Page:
What have I done? As if I was the only one that had anything to do with it. The diagnosis was Stage 1A lung cancer; the prescribed treatment was to remove the center lobe of the right side and in a few months go back and remove a few little pieces on the left side. This was supposed to stop the cancer. To be fair, the surgeon and oncologist made it clear that this was going to be a recurring condition. We’d be able to treat it as it occurred by having MRI’s every six months to check for growths and proceed accordingly. It sounded like a plan, but Steve succumbed to this miserable disease six years later—three years ago.
A close friend of ours was diagnosed with the same condition at the same time. She’s still alive. But at what price?
Steve and I had been to see the same surgeon our friend used and had opted not to go with her. We just didn’t click—she was accomplished enough, but we both felt she was arrogant and judgmental. Not a good mix for a lasting relationship. Every health care recipient is different, and my husband needed to feel good about whoever was treating him; there needed to be mutual respect between doctor and patient and I felt his comfort level was essential to successful treatment. But our friend is still alive—again I ask—what have I done?
What if we’d gone the other route? What if we’d opted for surgery with someone whose credentials were stellar but whose bedside manner was lacking in humanity? Would Steve still be alive? What ifs can make you crazy.
I think, what if he was still alive but suffering? Our friend has been in and out of the hospital for the three years since Steve’s been gone. She’s lost half her body weight. She’s had every conceivable treatment—chemo, radiation, ablation and countless surgeries. Over-radiation resulted in serious problems in her throat and digestive tract. This left her on a feeding tube for six months before her last surgery, and going into that at half her original weight was less than ideal. She lost another twenty pounds after surgery during her hospitalization and although the operation was intended to eliminate the need for it, she’s still using a feeding tube. They’re telling her they hope she’ll heal well enough to finally be rid of it, but that will be after yet another surgery and another recovery period.
No one outside a small circle of friends knew that Steve was ill. He was healthy, happy (as he could be under the circumstances) and robust until three weeks before he died. He never lost his hair. The weight he lost was weight he’d been trying to lose for years, so people who knew him were just happy for him.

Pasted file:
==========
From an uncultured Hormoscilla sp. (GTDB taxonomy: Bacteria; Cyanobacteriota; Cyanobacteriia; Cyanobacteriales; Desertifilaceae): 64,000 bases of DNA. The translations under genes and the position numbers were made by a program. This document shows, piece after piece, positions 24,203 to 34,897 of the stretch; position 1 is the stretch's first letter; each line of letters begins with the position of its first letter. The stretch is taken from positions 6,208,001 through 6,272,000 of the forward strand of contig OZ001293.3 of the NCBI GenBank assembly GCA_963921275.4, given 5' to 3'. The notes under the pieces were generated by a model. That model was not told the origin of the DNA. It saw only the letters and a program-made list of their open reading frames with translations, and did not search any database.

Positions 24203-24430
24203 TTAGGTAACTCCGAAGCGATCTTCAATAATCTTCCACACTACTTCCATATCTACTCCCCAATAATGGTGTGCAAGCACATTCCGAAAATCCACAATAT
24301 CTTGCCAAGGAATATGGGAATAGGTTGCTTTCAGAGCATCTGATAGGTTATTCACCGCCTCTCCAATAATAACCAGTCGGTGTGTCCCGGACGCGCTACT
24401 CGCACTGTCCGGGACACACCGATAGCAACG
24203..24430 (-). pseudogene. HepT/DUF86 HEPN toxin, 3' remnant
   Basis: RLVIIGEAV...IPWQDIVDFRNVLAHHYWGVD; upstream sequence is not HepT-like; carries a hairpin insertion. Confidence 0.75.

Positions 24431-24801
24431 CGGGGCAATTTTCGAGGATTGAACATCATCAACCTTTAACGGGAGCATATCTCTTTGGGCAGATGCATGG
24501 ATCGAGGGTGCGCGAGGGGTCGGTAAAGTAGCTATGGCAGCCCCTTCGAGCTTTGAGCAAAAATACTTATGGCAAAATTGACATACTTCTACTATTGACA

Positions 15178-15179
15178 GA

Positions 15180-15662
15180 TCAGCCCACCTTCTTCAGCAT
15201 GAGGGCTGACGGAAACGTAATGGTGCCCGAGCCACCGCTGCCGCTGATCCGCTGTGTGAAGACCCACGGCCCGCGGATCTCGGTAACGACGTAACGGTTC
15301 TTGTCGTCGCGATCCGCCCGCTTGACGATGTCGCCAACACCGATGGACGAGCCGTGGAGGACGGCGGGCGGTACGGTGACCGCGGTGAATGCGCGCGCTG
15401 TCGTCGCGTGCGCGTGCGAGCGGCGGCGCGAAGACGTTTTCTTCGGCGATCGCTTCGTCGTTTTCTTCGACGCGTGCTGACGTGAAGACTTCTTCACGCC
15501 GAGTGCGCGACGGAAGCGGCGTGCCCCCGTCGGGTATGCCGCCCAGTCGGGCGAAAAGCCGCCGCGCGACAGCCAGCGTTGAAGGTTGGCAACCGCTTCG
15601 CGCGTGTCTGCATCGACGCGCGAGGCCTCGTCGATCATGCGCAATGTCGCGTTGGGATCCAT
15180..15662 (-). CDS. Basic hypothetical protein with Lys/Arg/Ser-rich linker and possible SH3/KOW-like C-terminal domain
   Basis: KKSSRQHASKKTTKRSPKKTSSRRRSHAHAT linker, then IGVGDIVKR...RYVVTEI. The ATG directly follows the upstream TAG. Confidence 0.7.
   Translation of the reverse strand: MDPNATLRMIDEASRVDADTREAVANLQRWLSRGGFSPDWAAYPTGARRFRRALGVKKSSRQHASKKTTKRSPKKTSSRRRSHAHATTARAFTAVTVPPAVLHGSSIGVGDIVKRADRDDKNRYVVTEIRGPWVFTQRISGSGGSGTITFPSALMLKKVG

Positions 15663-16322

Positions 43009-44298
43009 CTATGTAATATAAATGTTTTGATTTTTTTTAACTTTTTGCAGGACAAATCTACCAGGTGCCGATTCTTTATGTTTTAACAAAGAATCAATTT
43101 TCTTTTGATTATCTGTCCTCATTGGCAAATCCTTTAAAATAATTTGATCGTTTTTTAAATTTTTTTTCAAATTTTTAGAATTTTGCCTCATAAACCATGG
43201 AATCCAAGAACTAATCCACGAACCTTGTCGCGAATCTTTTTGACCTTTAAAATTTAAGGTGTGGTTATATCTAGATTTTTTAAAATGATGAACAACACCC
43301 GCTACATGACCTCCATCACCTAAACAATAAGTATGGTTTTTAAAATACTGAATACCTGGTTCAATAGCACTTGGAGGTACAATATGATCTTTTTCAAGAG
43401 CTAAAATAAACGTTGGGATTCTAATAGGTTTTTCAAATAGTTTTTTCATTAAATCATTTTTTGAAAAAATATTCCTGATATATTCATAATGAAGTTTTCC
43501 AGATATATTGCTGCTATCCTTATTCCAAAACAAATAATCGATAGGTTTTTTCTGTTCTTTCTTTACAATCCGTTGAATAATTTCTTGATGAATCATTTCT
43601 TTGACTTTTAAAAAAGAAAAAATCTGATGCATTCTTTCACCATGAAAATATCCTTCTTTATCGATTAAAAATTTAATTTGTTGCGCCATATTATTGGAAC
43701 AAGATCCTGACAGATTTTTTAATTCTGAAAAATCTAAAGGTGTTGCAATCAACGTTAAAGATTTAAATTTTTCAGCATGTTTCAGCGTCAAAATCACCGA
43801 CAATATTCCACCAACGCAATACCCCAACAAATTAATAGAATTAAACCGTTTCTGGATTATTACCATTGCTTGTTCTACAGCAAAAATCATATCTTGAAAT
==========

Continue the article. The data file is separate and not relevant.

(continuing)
Steve was blessed. He’d been doing a public access television call-in show for thirty-five years, once a week for an hour; and for that hour, he forgot all his troubles. He wasn’t sick, in treatment, waiting for a test or for test results. He was still funny, fast and brilliant and that was all that mattered. His fans had no idea what was going on when he wasn’t “on camera.” For that hour, everything was back to normal. It kept him going from week to week to week. Near the end of his life, he was taking a lot of pain medication, and I began to see that his mind was working a little slower than usual. I also knew that this man, who was vain only about his hair—both his haircut and facial hair grooming—wouldn’t want to be perceived as less than quick-witted and sharp-tongued by his audience. When I saw that happening, I knew we were close to the end.
What if? What if he didn’t have that show to look forward to every week? What if his treatment had caused hair loss? What if he’d had to endure countless procedures to keep him alive…but with a dreadfully compromised quality of life? How would I have been able to cope with a slow demise? What if he became a shadow of his very vital, former self?
Our friend was recently hospitalized for sixty days. During that time, she was very close to death but cognizant enough to make her own decisions regarding additional surgeries and treatments. She is home now, still on a feeding tube and trying to gain enough weight to be healthy enough for additional surgery that she is opting for.
There are so many “what ifs” in our lives. I’ve always prided myself on being decisive. I gather copious information, learn it well, consider all the circumstances around a given situation and commit to a decision. I’m not wishy-washy. So when “what ifs” pop up in my life, I’m angry and frustrated. When my mind is swimming with regret over “what ifs,” I go to my beloved “Serenity Prayer” and remind myself I must remember to accept the things I cannot change. I try and recall why we made the decisions we made together and let go of the whirling “what ifs.” I need to remind myself it was “us” then and I am not responsible.
The answer to “What have I done?” I did good! I was a loving, caring, attentive, smart, prepared, patient, fearless partner and caregiver. So when I look at my friend who is still alive, I accept that this was her path; we took another route. And I’m satisfied that’s okay.
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